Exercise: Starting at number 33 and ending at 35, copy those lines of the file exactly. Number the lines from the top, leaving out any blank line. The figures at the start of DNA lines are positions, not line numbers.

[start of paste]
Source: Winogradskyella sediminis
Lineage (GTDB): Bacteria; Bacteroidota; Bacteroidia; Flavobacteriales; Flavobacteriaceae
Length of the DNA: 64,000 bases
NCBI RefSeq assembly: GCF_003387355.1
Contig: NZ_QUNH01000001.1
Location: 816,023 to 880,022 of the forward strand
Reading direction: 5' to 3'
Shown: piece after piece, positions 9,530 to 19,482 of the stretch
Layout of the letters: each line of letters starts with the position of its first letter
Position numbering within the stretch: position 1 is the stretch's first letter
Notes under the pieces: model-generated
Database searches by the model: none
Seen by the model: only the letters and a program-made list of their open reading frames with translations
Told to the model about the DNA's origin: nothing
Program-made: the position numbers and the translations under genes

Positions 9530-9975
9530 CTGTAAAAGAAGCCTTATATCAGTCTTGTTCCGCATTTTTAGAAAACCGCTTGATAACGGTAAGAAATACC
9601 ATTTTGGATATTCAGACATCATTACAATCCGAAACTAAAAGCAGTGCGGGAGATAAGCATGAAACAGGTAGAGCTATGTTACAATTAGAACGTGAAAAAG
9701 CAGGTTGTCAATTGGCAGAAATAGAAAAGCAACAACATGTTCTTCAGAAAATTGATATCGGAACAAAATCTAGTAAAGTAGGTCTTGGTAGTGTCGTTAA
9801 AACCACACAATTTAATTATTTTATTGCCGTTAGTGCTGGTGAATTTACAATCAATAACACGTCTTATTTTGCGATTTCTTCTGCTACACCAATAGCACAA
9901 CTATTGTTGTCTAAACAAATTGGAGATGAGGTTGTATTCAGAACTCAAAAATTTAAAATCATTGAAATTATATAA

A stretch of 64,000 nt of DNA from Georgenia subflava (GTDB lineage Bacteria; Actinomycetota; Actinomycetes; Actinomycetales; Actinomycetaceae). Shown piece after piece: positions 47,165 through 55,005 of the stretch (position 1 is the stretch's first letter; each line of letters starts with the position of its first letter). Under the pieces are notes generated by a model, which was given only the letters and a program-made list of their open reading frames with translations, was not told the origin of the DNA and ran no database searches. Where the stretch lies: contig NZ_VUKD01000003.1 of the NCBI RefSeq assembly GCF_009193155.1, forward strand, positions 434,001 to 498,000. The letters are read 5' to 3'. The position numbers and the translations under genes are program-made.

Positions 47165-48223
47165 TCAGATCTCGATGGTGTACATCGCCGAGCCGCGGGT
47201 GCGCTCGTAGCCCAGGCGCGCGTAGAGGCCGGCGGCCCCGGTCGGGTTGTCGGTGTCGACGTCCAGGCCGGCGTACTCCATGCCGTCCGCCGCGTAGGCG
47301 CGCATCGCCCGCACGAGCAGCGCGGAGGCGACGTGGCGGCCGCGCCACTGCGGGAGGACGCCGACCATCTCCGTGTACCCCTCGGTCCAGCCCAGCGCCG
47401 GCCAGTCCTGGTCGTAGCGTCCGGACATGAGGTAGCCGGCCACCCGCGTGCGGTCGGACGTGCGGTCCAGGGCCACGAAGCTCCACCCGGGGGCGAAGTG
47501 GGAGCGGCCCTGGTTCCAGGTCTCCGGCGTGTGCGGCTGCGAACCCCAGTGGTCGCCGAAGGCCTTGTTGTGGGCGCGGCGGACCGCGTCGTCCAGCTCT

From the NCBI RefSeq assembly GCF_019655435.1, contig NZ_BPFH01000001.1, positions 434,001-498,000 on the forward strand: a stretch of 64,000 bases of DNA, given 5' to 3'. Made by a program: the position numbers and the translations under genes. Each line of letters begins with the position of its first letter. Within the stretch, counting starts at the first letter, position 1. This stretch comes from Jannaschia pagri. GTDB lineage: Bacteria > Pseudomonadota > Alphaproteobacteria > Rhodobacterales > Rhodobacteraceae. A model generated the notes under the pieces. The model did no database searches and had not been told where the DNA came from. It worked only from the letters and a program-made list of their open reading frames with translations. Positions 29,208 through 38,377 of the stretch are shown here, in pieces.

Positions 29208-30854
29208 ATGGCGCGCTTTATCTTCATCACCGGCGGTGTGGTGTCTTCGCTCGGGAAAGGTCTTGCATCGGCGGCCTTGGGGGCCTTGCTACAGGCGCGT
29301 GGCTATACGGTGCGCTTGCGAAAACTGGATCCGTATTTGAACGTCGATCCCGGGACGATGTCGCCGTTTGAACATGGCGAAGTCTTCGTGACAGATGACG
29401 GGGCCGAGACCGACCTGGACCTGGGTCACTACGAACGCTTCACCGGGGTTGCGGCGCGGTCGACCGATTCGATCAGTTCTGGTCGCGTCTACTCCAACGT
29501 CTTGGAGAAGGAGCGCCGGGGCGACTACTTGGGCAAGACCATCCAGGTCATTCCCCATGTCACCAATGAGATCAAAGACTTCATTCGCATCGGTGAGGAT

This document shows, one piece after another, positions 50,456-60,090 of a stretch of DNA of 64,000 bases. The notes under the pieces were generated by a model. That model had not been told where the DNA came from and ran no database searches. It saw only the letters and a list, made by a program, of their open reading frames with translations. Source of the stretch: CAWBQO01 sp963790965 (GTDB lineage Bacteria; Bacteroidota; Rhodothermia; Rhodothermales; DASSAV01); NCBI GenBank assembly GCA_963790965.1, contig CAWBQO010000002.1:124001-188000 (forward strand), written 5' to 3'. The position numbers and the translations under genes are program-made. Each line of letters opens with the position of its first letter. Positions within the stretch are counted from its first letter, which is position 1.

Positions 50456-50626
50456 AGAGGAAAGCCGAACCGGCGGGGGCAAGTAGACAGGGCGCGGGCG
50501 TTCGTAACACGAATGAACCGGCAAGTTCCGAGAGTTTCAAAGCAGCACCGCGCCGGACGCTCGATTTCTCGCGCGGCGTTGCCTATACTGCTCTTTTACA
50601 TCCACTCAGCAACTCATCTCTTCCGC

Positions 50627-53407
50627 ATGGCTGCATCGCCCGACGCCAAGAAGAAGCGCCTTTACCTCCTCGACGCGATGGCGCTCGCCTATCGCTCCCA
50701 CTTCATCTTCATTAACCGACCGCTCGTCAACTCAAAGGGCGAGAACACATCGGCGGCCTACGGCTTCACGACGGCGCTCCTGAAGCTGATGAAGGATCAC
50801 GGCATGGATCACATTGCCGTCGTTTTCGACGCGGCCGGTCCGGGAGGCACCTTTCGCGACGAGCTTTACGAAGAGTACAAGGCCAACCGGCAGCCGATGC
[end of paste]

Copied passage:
29401 GGGCCGAGACCGACCTGGACCTGGGTCACTACGAACGCTTCACCGGGGTTGCGGCGCGGTCGACCGATTCGATCAGTTCTGGTCGCGTCTACTCCAACGT
29501 CTTGGAGAAGGAGCGCCGGGGCGACTACTTGGGCAAGACCATCCAGGTCATTCCCCATGTCACCAATGAGATCAAAGACTTCATTCGCATCGGTGAGGAT

This document shows, one piece after another, positions 50,456-60,090 of a stretch of DNA of 64,000 bases. The notes under the pieces were generated by a model. That model had not been told where the DNA came from and ran no database searches. It saw only the letters and a list, made by a program, of their open reading frames with translations. Source of the stretch: CAWBQO01 sp963790965 (GTDB lineage Bacteria; Bacteroidota; Rhodothermia; Rhodothermales; DASSAV01); NCBI GenBank assembly GCA_963790965.1, contig CAWBQO010000002.1:124001-188000 (forward strand), written 5' to 3'. The position numbers and the translations under genes are program-made. Each line of letters opens with the position of its first letter. Positions within the stretch are counted from its first letter, which is position 1.